ESCONDIDO, Calif. - Car thieves may have a new target in their sights -- fuel-efficient vehicles like the Toyota Prius.
The last time Palomar College student Scarlett Stanger saw her Toyota Prius, she had parked it in her garage along Windyridge Gln in Escondido on Tuesday afternoon. She left the garage door open before going inside for about 30 minutes to wrap up an assignment.
"I walked out and it was gone. The garage was empty; I felt scared and confused," said Stanger.
Missing from the garage was her 2005 Prius and her backpack with credit cards inside.
Stanger also felt a bit upset with herself.
"My keys were left in my backpack, which was left in my car," said Stanger.
Stanger wasn't the only frustrated Prius owner.
The day before -- and a few miles away at a Jack in the Box restaurant in Escondido -- a thief nabbed a black Prius while its owner was working in the restaurant.
Experts say Prius thefts are unusual, with the hybrid vehicles owning some of the lowest theft rates of any vehicle.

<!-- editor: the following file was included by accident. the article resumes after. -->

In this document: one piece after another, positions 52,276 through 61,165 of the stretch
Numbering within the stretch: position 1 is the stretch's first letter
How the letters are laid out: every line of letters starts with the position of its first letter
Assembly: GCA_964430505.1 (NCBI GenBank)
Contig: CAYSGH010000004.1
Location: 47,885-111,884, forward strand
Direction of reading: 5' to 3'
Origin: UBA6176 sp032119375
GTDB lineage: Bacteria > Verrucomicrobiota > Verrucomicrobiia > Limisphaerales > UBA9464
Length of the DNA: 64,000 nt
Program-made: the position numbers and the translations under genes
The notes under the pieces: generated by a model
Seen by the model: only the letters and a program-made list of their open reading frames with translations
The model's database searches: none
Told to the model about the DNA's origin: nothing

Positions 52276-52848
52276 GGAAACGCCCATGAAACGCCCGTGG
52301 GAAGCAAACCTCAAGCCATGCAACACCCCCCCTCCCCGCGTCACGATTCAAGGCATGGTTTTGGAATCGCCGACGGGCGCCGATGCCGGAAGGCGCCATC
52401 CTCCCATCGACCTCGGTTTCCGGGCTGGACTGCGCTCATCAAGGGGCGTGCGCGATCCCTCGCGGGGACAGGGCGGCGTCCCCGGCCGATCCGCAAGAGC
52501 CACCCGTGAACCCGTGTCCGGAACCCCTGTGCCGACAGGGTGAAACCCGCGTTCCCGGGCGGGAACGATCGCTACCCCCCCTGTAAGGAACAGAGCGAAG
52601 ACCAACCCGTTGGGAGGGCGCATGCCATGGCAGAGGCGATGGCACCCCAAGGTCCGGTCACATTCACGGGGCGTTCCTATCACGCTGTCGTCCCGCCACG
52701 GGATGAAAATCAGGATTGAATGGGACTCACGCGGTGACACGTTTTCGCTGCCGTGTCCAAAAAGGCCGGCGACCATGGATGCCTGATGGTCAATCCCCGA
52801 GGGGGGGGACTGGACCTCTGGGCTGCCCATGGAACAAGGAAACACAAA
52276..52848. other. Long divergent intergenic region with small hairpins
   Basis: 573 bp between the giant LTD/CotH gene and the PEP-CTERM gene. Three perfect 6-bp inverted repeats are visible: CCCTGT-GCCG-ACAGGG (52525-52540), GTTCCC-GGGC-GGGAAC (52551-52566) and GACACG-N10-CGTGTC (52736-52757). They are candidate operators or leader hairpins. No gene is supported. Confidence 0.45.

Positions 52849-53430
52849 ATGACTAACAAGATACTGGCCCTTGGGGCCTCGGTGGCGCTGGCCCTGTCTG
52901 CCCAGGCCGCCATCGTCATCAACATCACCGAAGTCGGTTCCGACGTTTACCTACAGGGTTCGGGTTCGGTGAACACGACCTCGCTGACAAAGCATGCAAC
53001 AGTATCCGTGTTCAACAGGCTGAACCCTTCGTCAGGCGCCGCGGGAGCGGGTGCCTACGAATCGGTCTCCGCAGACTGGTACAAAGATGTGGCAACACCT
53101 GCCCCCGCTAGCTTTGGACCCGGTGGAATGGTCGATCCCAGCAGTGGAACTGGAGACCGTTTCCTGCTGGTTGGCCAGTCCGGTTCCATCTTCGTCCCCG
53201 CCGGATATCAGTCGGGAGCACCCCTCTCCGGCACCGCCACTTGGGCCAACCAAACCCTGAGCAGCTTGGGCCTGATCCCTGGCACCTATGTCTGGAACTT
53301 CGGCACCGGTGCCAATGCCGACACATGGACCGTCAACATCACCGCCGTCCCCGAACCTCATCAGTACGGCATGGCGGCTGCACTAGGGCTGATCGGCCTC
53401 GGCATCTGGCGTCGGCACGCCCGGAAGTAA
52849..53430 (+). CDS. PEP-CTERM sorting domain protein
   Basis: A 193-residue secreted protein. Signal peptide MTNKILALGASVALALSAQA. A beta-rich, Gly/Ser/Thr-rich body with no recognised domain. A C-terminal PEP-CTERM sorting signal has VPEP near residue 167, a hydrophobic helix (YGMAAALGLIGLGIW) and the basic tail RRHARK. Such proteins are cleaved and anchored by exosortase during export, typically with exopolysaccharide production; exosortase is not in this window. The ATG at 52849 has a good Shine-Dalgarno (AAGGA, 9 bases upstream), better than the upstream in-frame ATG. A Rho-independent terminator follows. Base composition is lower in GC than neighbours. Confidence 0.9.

Additionally, experts say demand for Prius parts, which usually can't be used for other cars, is not large.
So why might thieves now be targeting the hybrids?
Although Escondido police say they haven't noticed a spike in Prius thefts, they will be looking into whether the two thefts are linked.
Auto theft experts told 10News the thieves may be making off with the cars for the ride, not the parts.
In the Bay Area, crooks recently targeted the hybrids for their batteries.
Meanwhile, there is now a sense of unease for Stanger.
"It makes me feel vulnerable," said Stanger.
On Thursday afternoon, Stanger learned her Prius was recovered in a Temecula parking lot.